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Mace & Crown | February 20, 2018

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Valve to Replace 'Steam Greenlight' with 'Steam Direct'

Nathan Laplante
Contributing Writer

Valve Corporation, the company behind the popular online game marketplace “Steam,” has recently revealed that they fully intend to replace their controversial Greenlight program with a new service called “Steam Direct.” The Steam Greenlight Program was launched in 2012 and was put forth to give independent developers a chance to pitch their games with the hope of being put on the Steam storefront.

Through the Greenlight process, developers would pay an initial $100 fee for the posting, and then Steam users would then vote on the games that they liked. Games with the most votes would become available for purchase on the online marketplace. While this method has produced several commercially and critically successful “indie” games, such as the critically-acclaimed side-scrolling platformer “Broforce,” the process was notorious for lacking reasonable standards of quality control. This led to the marketplace becoming saturated with broken, low-quality and in many cases copyright-infringing games.

Perhaps the most notable example of Greenlight “shovelware” was the infamous “Slaughtering Grounds,” developed by a group then known as “Digital Homicide.” “Slaughtering Grounds” was criticized for being developed almost entirely from pre-made assets purchased from an online store in a practice commonly known as “asset-flipping.” The developer also came under fire for it’s use of uncredited Google stock imagery for the game’s effects. Practices such as these were fairly common within the Greenlight program, as they resulted in cheap and easy-to-develop products.

This lack of quality control within the Greenlight program drew criticism from both users and game journalists alike, and it appears that this backlash is at least partially responsible for the implementation of Steam Direct.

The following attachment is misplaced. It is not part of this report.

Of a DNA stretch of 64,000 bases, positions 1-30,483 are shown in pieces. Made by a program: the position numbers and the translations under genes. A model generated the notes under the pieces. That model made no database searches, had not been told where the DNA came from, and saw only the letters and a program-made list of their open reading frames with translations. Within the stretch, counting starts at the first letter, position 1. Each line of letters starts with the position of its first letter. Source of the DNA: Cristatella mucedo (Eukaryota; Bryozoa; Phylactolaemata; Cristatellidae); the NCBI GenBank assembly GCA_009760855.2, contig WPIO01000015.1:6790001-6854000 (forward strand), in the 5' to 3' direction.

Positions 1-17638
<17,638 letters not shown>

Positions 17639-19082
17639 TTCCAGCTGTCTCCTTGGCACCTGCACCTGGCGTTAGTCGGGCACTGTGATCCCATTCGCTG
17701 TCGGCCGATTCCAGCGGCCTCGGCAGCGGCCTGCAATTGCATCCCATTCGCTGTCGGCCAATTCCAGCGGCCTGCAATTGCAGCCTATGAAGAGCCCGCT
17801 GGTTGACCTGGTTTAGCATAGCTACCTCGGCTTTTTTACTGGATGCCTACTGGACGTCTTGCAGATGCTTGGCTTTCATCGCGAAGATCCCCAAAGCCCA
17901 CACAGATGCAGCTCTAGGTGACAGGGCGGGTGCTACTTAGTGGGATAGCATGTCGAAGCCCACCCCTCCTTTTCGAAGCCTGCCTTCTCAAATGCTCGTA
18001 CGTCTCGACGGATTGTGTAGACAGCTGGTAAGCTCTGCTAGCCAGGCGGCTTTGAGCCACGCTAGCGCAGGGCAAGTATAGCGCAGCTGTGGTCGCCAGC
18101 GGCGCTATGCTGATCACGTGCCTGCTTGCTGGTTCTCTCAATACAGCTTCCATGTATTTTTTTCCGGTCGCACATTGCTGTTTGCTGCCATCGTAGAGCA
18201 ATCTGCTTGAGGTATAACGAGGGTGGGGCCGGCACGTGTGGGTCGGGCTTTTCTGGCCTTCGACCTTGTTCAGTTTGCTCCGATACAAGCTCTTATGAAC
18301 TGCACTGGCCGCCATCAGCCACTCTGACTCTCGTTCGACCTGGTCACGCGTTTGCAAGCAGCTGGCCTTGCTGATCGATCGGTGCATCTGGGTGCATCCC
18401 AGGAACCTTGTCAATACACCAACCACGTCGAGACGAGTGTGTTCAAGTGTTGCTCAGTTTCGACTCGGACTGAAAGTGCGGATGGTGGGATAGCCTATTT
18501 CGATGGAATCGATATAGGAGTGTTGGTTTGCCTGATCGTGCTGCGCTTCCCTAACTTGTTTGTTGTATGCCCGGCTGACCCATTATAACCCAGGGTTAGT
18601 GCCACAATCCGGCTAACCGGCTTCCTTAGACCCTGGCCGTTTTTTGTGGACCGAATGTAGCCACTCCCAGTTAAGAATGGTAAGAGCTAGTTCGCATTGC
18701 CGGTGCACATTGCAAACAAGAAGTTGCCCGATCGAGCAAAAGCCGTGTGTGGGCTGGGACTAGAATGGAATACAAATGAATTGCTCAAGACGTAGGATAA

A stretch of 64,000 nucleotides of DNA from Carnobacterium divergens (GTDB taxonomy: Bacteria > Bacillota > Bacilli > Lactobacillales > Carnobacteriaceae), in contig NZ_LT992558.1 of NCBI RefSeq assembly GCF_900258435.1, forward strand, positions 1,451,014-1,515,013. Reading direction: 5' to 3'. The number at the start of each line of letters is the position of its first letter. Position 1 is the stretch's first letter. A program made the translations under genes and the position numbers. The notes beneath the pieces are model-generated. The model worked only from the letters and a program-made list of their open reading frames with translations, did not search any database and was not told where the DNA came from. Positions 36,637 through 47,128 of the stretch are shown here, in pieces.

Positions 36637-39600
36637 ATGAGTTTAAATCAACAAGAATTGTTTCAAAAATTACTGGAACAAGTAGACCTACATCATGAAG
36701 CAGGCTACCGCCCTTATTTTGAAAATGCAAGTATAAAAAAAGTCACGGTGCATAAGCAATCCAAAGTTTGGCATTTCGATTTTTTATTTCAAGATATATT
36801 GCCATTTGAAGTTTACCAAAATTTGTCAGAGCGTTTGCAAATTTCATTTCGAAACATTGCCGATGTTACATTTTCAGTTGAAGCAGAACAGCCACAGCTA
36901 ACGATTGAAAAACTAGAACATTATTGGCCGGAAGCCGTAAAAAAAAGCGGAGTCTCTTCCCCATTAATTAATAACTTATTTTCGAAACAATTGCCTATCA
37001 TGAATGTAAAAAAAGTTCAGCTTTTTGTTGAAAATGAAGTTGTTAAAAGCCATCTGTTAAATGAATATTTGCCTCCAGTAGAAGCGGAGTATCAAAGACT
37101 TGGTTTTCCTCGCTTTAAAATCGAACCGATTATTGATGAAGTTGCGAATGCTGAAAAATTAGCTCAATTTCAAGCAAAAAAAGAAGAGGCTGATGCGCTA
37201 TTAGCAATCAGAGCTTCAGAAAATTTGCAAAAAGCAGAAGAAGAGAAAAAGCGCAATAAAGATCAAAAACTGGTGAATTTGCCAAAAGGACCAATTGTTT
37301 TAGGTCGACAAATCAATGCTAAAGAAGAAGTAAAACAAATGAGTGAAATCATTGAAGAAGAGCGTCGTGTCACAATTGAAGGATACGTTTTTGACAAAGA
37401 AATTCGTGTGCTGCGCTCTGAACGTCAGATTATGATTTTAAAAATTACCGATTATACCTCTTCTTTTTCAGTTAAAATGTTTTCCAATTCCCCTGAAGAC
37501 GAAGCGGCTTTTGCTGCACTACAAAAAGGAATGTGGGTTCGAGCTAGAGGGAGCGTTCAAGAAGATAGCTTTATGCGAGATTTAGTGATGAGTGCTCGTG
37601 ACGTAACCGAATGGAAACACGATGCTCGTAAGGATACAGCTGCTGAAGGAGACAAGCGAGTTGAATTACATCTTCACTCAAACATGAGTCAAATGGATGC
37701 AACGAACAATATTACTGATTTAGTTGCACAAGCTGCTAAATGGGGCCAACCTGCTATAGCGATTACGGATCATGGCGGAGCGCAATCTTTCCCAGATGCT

“Greenlight also exposed two key problems […]: improving the entire pipeline for bringing new content to Steam and finding more ways to connect customers with the types of content they wanted,” according to the Steam Direct announcement. According to the post, Steam Direct is set to launch in Spring 2017 and will utilize a paperwork-based verification system that is “similar to the process of applying for a bank account.” The process will also feature an application fee for each new title presented, in an effort to prevent over-saturation. While Valve has yet to decide on a final cost for the application fee, they have “talked to many developers and studios about an appropriate fee” and that the cost could potentially be anywhere from $100 to $5,000.

Reactions to the introduction of this new proposal have been mixed. While many see Direct as a superior alternative to Greenlight, there are also a number of those who see Direct as more unfriendly to aspiring indie developers. The main source of doubt is the potential price. Many find the possibility of a $500 publishing fee to be extremely discouraging to up-and-coming developers who are already struggling financially. The discussion over the potential cost has caught the attention of Raw Fury, a game developer most known for games such as “Gonner” and “Kingdom.” In response to this issue, Raw Fury has promised to cover the price of admission for certain developers in the event that the cost reaches the $1,000 or beyond range.

“We chatted amongst ourselves and came to an immediate understanding that there had to be something we do the contribute to the indie community” the developer said in a post on the company’s official website. “So we’ve decided to try to financially support some developers that are doing amazing things but might struggle with Steam Direct if the fee ends up being on the expensive side.”

All things considered, it would appear that most users are pleased with the new approach Valve is taking with Direct. While Greenlight was marred by sub-par releases and a lack of proper oversight and quality control, it seems that Direct is a response to fan feedback and a genuine attempt to improve their service. If Valve can find a way to make the entry fee affordable to most developers, Steam Direct may succeed in a way that Greenlight did not, while also benefiting consumers and developers alike.